By Aaron Shepherd, the CEO and Co-Founder of APS (Above Property Services)
For many of us, entrepreneurship is a terrifying pursuit. Breaking away from the traditional mold to create something new or different is, admittedly, the path of more resistance. It takes courage, innovative thinking and creativity, agility, relentless execution and unflappable commitment to make it work – and even then, many ventures will fail. But those ventures that do find success act as a beacon to anyone with an entrepreneurial spirit; a sign that big dreams can, sometimes, glean even bigger results.
Within the world of entrepreneurship, however, exists two primary frameworks: an independent business, or a business franchise. The latter is often an attractive choice, especially in the world of hospitality. At a glance, operating a branded hotel offers many of the rewards associated with business ownership, but with less of the risks (and the upfront investment costs) associated with creating an entirely new brand. Franchise owners gain access to a wealth of resources and are able to leverage existing brand reputation, execute a tried and tested operational blueprint, and rely on the support and security provided by a larger brand name with a proven track record.
At the same, however, when owners of branded hotels gain security and stability, they lose creative freedom and control over their property, the diversification of offerings, and its long-term brand evolution. Branded properties are also on the hook for ongoing franchise fees and royalty payments, and must continuously adhere to the obligations and brand guidelines established by franchisors. And while there are undeniable benefits to either side of the independent/franchised coin, the hospitality industry has seen a notable uptick in formerly branded properties ‘deflagging’ over the last few years, to become an independent brand.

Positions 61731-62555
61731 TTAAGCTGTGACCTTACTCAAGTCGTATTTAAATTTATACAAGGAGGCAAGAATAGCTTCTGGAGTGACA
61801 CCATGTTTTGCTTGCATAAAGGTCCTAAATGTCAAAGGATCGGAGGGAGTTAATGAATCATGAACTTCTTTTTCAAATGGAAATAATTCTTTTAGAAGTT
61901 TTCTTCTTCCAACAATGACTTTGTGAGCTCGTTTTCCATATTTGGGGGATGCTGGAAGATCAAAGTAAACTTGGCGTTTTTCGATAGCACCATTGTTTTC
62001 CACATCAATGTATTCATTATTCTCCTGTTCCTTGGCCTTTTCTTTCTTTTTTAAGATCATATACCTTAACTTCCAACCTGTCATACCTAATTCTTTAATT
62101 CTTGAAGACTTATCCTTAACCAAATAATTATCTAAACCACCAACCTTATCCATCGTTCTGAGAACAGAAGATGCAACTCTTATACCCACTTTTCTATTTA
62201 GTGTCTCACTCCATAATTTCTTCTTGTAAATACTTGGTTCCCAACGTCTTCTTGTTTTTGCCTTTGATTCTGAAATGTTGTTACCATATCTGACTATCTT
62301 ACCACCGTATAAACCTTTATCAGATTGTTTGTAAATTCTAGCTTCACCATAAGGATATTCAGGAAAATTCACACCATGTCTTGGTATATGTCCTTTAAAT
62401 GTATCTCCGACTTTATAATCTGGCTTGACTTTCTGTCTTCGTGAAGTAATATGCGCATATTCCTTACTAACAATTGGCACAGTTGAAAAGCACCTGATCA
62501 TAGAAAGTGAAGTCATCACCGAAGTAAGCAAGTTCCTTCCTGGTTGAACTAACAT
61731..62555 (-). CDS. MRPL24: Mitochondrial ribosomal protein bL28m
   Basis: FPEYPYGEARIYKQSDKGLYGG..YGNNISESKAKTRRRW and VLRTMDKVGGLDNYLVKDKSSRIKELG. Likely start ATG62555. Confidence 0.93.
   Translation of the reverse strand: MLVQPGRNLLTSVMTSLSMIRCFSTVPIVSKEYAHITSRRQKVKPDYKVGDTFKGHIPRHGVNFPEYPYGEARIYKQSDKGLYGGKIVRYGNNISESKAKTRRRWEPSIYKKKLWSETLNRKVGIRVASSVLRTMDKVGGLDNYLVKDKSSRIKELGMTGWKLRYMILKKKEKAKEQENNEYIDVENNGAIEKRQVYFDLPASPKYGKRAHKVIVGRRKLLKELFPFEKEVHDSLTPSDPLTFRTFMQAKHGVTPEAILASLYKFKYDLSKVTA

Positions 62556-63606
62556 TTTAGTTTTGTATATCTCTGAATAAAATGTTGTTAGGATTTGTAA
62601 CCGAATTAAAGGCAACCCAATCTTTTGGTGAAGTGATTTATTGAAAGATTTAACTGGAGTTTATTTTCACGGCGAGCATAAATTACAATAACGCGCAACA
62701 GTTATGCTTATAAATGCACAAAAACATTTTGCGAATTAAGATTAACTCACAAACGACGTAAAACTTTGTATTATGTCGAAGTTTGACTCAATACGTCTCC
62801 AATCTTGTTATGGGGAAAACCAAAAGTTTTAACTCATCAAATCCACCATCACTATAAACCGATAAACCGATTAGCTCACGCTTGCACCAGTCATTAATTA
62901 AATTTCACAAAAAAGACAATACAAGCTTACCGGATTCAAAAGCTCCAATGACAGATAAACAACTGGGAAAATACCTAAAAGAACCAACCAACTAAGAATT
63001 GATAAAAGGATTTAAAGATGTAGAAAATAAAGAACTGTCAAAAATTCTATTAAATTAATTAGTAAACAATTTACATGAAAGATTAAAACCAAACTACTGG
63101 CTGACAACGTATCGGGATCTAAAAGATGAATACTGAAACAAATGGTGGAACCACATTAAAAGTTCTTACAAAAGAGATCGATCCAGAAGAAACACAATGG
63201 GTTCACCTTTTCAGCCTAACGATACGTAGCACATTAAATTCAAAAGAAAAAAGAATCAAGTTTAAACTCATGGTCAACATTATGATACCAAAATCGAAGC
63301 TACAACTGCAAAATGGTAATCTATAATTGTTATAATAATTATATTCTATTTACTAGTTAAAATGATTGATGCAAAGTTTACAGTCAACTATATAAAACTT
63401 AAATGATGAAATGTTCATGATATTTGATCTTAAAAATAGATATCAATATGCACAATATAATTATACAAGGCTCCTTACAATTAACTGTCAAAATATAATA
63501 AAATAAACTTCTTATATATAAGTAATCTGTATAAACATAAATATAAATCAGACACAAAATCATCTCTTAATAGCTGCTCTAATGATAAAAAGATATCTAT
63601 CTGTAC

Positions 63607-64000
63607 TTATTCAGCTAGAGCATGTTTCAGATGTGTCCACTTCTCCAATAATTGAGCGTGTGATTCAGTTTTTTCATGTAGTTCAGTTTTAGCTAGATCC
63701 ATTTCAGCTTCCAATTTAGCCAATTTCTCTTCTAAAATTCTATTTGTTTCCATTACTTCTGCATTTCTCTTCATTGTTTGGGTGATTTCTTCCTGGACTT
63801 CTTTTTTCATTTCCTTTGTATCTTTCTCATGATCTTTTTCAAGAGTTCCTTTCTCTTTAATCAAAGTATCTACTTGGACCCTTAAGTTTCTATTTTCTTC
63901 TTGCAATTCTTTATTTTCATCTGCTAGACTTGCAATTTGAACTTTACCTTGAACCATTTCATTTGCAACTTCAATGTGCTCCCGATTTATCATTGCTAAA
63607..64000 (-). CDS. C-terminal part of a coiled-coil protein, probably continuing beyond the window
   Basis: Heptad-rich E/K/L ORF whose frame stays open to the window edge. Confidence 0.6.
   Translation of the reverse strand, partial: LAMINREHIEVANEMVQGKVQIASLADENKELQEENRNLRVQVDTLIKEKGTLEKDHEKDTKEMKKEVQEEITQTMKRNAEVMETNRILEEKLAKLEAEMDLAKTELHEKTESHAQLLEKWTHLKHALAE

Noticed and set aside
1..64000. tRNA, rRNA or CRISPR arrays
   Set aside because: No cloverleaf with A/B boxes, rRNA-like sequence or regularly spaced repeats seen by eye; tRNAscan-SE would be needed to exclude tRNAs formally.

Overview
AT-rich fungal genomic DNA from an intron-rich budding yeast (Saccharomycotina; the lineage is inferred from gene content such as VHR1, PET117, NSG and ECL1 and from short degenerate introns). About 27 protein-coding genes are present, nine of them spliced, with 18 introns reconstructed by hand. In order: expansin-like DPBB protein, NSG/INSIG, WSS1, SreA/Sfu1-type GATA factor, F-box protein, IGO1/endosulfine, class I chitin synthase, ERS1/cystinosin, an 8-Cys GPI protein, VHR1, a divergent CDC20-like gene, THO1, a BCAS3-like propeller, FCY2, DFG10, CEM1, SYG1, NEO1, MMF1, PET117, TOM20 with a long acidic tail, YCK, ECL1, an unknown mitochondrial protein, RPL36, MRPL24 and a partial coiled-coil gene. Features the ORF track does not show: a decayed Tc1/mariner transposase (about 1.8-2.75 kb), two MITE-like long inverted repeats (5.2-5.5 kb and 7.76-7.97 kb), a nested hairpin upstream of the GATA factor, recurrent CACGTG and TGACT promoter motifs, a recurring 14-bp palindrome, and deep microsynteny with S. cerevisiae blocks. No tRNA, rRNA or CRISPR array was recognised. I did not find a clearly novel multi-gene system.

Hotel De-flagging: The ‘Why’
The growing number of independent hotels could be, at least in part, correlated with the disruptive force of Airbnb short-term rentals. For decades, traditional hotels had an undisputed monopoly on the hospitality industry; that is, until Airbnb entered the market, and gave travelers the ability to choose between legacy brands and more unique accommodations. While brand reputation still carries a great deal of weight (especially within certain demographic groups) it has become increasingly obvious that younger travelers – notably millennials and Gen Z guests – have an appetite for non-traditional, boutique properties.
To this effect, the boutique hotel market was estimated at US$ 93.37 Billion in 2022 and is projected to reach US$ 115.80 Billion by 2032. Moreover, in 2017 boutique hotels saw 6.9% higher occupancy and 64.7% higher ADR compared to non-boutiques. From a personalization standpoint, independent properties may also have an easier time forming meaningful relationships with their guests and forging stronger connections with their local communities. Freed from the bureaucracy of rigid brand guidelines, independent properties can also embrace a more creative approach to their marketing campaigns tailored to specific market segments, and can quickly adapt to changing market conditions at a pace that large brands may struggle to match.